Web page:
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1.
Int J Infect Dis ; 118: 44-51, 2022 May.
Article in English | MEDLINE | ID: covidwho-1838840

ABSTRACT

OBJECTIVES: We aimed to characterize the profile of patients diagnosed with leprosy relapse and understand the influence of different multidrug therapy (MDT) treatments and initial disease presentation. METHODS: This retrospective study included patients diagnosed with leprosy relapse at a referral center in Brazil from 2013 to 2018. We analyzed their clinico-epidemiologic characteristics, laboratory data, and bacilloscopic tests. Survival analysis was used to determine the time elapsed until relapse according to the previous treatment and clinical forms of the disease. RESULTS: A total of 126 cases of relapse were analyzed, which comprised 11.89% (126/1059) of the cases. The median time elapsed until a relapse was 10 years, and most patients had previously undergone 12 doses of MDT (40.48%; 51/126). Undergoing 24 doses of MDT was associated with a better prognosis regarding relapse over time compared with 6 or 12 doses of MDT therapy. Most cases of relapse were classified as multibacillary (96.03%; 121/126). CONCLUSION: The incidence of relapse was greater than observed in other studies. The high percentage of multibacillary patients who had negative bacillary indices demonstrated that the bacillary index cannot be considered to be an essential criterion for relapse, especially concerning making an early diagnosis.


Subject(s)
Leprostatic Agents , Leprosy , Brazil/epidemiology , Chronic Disease , Drug Therapy, Combination , Humans , Leprostatic Agents/therapeutic use , Leprosy/drug therapy , Recurrence , Referral and Consultation , Retrospective Studies
3.
BMJ Open ; 11(8): e046125, 2021 08 26.
Article in English | MEDLINE | ID: covidwho-1376488

ABSTRACT

INTRODUCTION: Leprosy, or Hansen's disease, remains a cause of preventable disability. Early detection, treatment and prevention are key to reducing transmission. Post-exposure prophylaxis with single-dose rifampicin (SDR-PEP) reduces the risk of developing leprosy when administered to screened contacts of patients. This has been adopted in the WHO leprosy guidelines. The PEP4LEP study aims to determine the most effective and feasible method of screening people at risk of developing leprosy and administering chemoprophylaxis to contribute to interrupting transmission. METHODS AND ANALYSIS: PEP4LEP is a cluster-randomised implementation trial comparing two interventions of integrated skin screening combined with SDR-PEP distribution to contacts of patients with leprosy in Ethiopia, Mozambique and Tanzania. One intervention is community-based, using skin camps to screen approximately 100 community contacts per leprosy patient, and to administer SDR-PEP when eligible. The other intervention is health centre-based, inviting household contacts of leprosy patients to be screened in a local health centre and subsequently receive SDR-PEP when eligible. The mobile health (mHealth) tool SkinApp will support health workers' capacity in integrated skin screening. The effectiveness of both interventions will be compared by assessing the rate of patients with leprosy detected and case detection delay in months, as well as feasibility in terms of cost-effectiveness and acceptability. ETHICS AND DISSEMINATION: Ethical approval was obtained from the national ethical committees of Ethiopia (MoSHE), Mozambique (CNBS) and Tanzania (NIMR/MoHCDEC). Study results will be published open access in peer-reviewed journals, providing evidence for the implementation of innovative leprosy screening methods and chemoprophylaxis to policymakers. TRIAL REGISTRATION NUMBER: NL7294 (NTR7503).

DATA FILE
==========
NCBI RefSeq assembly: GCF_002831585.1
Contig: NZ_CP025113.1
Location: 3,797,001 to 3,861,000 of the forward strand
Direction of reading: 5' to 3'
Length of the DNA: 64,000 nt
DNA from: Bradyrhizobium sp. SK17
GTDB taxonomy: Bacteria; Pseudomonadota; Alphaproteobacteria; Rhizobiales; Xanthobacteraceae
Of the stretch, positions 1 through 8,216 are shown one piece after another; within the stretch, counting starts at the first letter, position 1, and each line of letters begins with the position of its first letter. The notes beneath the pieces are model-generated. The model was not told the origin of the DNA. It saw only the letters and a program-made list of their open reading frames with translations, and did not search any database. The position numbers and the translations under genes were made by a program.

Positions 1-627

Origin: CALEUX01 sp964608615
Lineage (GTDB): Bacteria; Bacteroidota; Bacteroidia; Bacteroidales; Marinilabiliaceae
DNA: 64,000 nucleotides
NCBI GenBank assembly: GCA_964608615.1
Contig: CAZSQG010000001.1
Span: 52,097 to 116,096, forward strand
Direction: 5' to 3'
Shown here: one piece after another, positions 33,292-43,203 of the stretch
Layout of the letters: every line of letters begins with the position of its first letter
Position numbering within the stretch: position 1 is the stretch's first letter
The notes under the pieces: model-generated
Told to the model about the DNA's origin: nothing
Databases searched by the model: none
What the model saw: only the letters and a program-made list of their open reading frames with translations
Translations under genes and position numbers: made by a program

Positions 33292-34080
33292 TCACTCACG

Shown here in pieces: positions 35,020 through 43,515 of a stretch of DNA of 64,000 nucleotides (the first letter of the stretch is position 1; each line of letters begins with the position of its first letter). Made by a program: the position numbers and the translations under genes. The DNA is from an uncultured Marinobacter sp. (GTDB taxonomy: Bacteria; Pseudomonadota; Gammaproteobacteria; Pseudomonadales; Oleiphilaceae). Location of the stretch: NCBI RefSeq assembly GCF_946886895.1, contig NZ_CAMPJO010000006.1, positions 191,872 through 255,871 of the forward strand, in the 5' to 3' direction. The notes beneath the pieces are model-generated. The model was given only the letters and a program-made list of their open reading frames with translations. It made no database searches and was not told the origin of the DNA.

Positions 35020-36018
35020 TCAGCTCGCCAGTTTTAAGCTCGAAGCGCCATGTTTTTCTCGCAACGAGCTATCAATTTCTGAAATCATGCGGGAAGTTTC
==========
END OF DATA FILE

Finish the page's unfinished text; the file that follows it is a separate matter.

Subject(s)
Leprosy , Ethiopia , Feasibility Studies , Humans , Leprosy/diagnosis , Leprosy/drug therapy , Leprosy/prevention & control , Mozambique , Tanzania
4.
PLoS Negl Trop Dis ; 15(7): e0009635, 2021 07.
Article in English | MEDLINE | ID: covidwho-1329131

ABSTRACT

BACKGROUND: Protective effects of Bacillus Calmette-Guérin (BCG) vaccination and clofazimine and dapsone treatment against severe acute respiratory syndrome coronavirus 2 (SARS-CoV-2) infection have been reported. Patients at risk for leprosy represent an interesting model for assessing the effects of these therapies on the occurrence and severity of coronavirus disease 2019 (COVID-19). We assessed the influence of leprosy-related variables in the occurrence and severity of COVID-19. METHODOLOGY/PRINCIPAL FINDINGS: We performed a 14-month prospective real-world cohort study in which the main risk factor was 2 previous vaccinations with BCG and the main outcome was COVID-19 detection by reverse transcription polymerase chain reaction (RT-PCR). A Cox proportional hazards model was used. Among the 406 included patients, 113 were diagnosed with leprosy. During follow-up, 69 (16.99%) patients contracted COVID-19. Survival analysis showed that leprosy was associated with COVID-19 (p<0.001), but multivariate analysis showed that only COVID-19-positive household contacts (hazard ratio (HR) = 8.04; 95% CI = 4.93-13.11) and diabetes mellitus (HR = 2.06; 95% CI = 1.04-4.06) were significant risk factors for COVID-19. CONCLUSIONS/SIGNIFICANCE: Leprosy patients are vulnerable to COVID-19 because they have more frequent contact with SARS-CoV-2-infected patients, possibly due to social and economic limitations. Our model showed that the use of corticosteroids, thalidomide, pentoxifylline, clofazimine, or dapsone or BCG vaccination did not affect the occurrence or severity of COVID-19.


Subject(s)
COVID-19/epidemiology , COVID-19/therapy , Leprosy/drug therapy , Leprosy/epidemiology , Adrenal Cortex Hormones/therapeutic use , BCG Vaccine/administration & dosage , Brazil/epidemiology , COVID-19/diagnosis , COVID-19/drug therapy , COVID-19 Testing , Clofazimine/therapeutic use , Cohort Studies , Dapsone/therapeutic use , Humans , Pentoxifylline/therapeutic use , Prospective Studies , Risk Factors , SARS-CoV-2/isolation & purification , Survival Analysis , Thalidomide/therapeutic use